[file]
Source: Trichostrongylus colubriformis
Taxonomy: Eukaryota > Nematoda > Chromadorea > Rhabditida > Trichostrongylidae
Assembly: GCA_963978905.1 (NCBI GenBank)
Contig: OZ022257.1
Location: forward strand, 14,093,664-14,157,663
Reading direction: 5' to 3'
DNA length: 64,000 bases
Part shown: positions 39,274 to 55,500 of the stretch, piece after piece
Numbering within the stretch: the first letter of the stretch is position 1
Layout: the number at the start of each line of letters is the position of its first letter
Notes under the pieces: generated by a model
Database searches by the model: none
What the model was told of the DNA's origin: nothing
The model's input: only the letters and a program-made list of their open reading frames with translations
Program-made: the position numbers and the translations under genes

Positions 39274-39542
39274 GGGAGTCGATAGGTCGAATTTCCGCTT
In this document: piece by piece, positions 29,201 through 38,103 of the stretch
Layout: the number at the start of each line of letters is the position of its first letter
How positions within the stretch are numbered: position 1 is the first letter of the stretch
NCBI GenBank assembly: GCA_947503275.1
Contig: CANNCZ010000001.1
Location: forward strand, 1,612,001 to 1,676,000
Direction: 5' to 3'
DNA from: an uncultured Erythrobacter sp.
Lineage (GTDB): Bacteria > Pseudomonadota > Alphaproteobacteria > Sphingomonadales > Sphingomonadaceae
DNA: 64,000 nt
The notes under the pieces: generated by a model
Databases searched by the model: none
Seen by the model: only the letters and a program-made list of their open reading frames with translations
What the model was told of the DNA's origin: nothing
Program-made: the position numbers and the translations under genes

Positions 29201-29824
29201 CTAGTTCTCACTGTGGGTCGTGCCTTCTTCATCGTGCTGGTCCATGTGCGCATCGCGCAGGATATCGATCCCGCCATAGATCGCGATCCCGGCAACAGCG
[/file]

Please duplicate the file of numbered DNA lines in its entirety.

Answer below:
Source: Trichostrongylus colubriformis
Taxonomy: Eukaryota > Nematoda > Chromadorea > Rhabditida > Trichostrongylidae
Assembly: GCA_963978905.1 (NCBI GenBank)
Contig: OZ022257.1
Location: forward strand, 14,093,664-14,157,663
Reading direction: 5' to 3'
DNA length: 64,000 bases
Part shown: positions 39,274 to 55,500 of the stretch, piece after piece
Numbering within the stretch: the first letter of the stretch is position 1
Layout: the number at the start of each line of letters is the position of its first letter
Notes under the pieces: generated by a model
Database searches by the model: none
What the model was told of the DNA's origin: nothing
The model's input: only the letters and a program-made list of their open reading frames with translations
Program-made: the position numbers and the translations under genes

Positions 39274-39542
39274 GGGAGTCGATAGGTCGAATTTCCGCTT
In this document: piece by piece, positions 29,201 through 38,103 of the stretch
Layout: the number at the start of each line of letters is the position of its first letter
How positions within the stretch are numbered: position 1 is the first letter of the stretch
NCBI GenBank assembly: GCA_947503275.1
Contig: CANNCZ010000001.1
Location: forward strand, 1,612,001 to 1,676,000
Direction: 5' to 3'
DNA from: an uncultured Erythrobacter sp.
Lineage (GTDB): Bacteria > Pseudomonadota > Alphaproteobacteria > Sphingomonadales > Sphingomonadaceae
DNA: 64,000 nt
The notes under the pieces: generated by a model
Databases searched by the model: none
Seen by the model: only the letters and a program-made list of their open reading frames with translations
What the model was told of the DNA's origin: nothing
Program-made: the position numbers and the translations under genes

Positions 29201-29824
29201 CTAGTTCTCACTGTGGGTCGTGCCTTCTTCATCGTGCTGGTCCATGTGCGCATCGCGCAGGATATCGATCCCGCCATAGATCGCGATCCCGGCAACAGCG